Photos by Lara Kimmerer. Click any photo to enlarge:
“The Swanson House” is an updated and extremely well-maintained Walter Pierce-custom-designed mid-century modernist classic in Brown’s Wood, built in 1956. Expansive open floor plan, clean and soaring architectural lines, gleaming hardwood, and treetop views from walls of glass. Lower level offers home office or au pair possibilities with 2012 kitchenette, full bath, separate entrance, bedroom, and fireplace. Indoor/outdoor flow. Patio with fire pit, waterfall and koi pond. Detached carport. Deeded membership in Valley Pond.
- Four bedrooms
- Two baths
- 2533 s.f. of living area
- 2012 heating system updates
- Newly carpeted first level
- New kitchenette
- Sunroom/family room open to kitchen, dining, and living room, flooded with natural light, flowing out to patio (added 1998).
- Carport with storage built in 1961.
- 1.05 acre.
26 Laurel Drive, Lincoln, MA. Offered at
$949,000. $889,000. (pending contract 3/19/2013) Showings to begin Thursday, October 18. Open house Sunday, October 21, from one to three. To arrange a private showing, please use the contact button.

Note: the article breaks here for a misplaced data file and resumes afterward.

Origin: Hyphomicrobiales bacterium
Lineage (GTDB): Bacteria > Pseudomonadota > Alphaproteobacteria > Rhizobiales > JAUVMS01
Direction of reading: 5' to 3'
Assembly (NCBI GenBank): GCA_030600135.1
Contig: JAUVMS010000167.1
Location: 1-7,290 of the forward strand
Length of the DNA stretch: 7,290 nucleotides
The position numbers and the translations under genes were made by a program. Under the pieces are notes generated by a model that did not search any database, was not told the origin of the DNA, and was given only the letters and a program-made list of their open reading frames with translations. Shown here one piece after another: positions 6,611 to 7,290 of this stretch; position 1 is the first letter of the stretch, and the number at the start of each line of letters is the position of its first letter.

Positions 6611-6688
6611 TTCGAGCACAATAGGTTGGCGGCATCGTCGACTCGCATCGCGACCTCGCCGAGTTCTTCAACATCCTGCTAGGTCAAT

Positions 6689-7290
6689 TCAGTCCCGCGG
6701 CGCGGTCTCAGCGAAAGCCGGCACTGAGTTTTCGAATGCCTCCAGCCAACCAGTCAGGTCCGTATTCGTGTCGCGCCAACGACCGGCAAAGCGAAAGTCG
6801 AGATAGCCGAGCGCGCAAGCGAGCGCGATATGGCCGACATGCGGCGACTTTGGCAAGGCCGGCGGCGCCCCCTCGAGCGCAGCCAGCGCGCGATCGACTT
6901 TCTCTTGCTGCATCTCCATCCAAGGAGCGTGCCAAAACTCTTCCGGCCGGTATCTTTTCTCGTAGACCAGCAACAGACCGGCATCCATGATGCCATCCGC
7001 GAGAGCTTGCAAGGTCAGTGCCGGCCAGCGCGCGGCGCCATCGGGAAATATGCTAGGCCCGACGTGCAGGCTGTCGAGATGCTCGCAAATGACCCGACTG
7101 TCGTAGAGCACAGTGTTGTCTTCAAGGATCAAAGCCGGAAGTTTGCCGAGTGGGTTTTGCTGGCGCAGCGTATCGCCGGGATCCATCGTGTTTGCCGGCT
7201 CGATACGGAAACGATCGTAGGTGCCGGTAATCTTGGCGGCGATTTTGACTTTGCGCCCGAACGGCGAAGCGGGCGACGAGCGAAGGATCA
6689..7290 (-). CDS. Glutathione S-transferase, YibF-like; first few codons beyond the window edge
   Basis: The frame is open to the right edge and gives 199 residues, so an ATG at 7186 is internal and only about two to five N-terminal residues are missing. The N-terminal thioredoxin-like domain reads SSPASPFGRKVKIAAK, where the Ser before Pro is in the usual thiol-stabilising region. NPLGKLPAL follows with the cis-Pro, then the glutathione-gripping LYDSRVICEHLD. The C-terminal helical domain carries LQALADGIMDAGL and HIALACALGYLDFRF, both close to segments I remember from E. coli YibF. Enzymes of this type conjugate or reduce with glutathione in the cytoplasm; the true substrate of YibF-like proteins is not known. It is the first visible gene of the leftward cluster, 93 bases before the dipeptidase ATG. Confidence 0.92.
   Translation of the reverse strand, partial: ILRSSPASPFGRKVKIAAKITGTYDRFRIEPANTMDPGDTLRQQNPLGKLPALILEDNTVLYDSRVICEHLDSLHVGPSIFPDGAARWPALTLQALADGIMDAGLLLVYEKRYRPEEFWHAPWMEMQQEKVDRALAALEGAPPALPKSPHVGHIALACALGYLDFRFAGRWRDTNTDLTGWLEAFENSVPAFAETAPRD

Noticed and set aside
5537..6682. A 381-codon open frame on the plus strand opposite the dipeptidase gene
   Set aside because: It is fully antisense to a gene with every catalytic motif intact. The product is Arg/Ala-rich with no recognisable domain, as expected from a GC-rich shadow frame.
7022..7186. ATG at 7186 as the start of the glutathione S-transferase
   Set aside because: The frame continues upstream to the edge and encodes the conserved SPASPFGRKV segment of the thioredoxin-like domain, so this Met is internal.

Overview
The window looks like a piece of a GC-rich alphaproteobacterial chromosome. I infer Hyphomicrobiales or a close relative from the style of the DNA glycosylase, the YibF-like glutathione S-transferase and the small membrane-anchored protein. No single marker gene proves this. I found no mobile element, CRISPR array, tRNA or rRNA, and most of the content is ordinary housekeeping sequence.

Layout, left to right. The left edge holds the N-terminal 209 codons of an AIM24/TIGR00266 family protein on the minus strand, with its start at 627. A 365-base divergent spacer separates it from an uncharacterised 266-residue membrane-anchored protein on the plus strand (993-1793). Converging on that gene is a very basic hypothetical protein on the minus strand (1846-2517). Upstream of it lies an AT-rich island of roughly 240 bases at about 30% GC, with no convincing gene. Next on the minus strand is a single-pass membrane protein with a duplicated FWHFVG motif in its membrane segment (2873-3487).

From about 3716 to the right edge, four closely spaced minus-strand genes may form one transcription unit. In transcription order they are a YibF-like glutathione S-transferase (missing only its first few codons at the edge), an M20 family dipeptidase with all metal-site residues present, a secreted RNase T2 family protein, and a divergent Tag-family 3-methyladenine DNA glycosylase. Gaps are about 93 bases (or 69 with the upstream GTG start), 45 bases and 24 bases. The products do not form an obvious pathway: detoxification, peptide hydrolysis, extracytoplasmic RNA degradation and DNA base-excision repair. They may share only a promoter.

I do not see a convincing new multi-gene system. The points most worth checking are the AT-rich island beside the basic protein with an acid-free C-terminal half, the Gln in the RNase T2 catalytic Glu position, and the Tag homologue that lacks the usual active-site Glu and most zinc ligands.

See video tour here.
From research materials: A General Statement of the Historical Architectural or Other Qualities of Brown’s Wood That Make it Appropriate for Designation as a Neighborhood Conservation District and The Brown’s Wood Story (Ruth Wales)
Brown’s Wood is a neighborhood of 23 modernist homes built in the 1950s, designed by the era’s finest local modernist architects, and nestled into wooded lots on Laurel Drive, Moccasin Hill, and Conant Road in Lincoln.
The project began in May 1953 when a group of young families, inspired by Walden II and the utopian vision of Ann and Ranny Gras, met at MIT. Further inspiration came from similar planned (intentional) modernist developments, Six Moon Hill, Peacock Farm, and Five Fields in Lexington, Snake Hill in Belmont, Conantum in Concord, and Kendal Commons in Weston, some of which were built concurrent to Brown’s Wood. In 1954 Brown’s Wood was incorporated and those who had purchased options for the 23 lots reviewed and approved each member’s individual plans for houses — no ranches, colonials, or capes allowed! The initial group included engineers, scientists, musicians, artists, editors, a photojournalist, and other professionals. Each house was eventually deeded a share in Valley Pond, a large swimming, boating, and recreational resource in the neighborhood, developed under the leadership of members of Brown’s Wood for the larger Lincoln/Weston community. Brown’s Wood differed from the aforementioned neighborhoods in that it was the only of the group not conceived by an architectural firm, developer, or builder. This was the project of a group of private individuals who did the work of planning, layout, incorporation, and zoning. This was set before Lincoln switched to two-acre zoning.
The architects who were commissioned included:
- Dan Compton and Walter Pierce (known for Peacock Farm)
- Henry Hoover
- Carl Koch
- Earl Flansburgh
- Arthur Brooks
- Stanley Myers
- Ann and Ranny Gras
Click to see Ruth Wales’s story: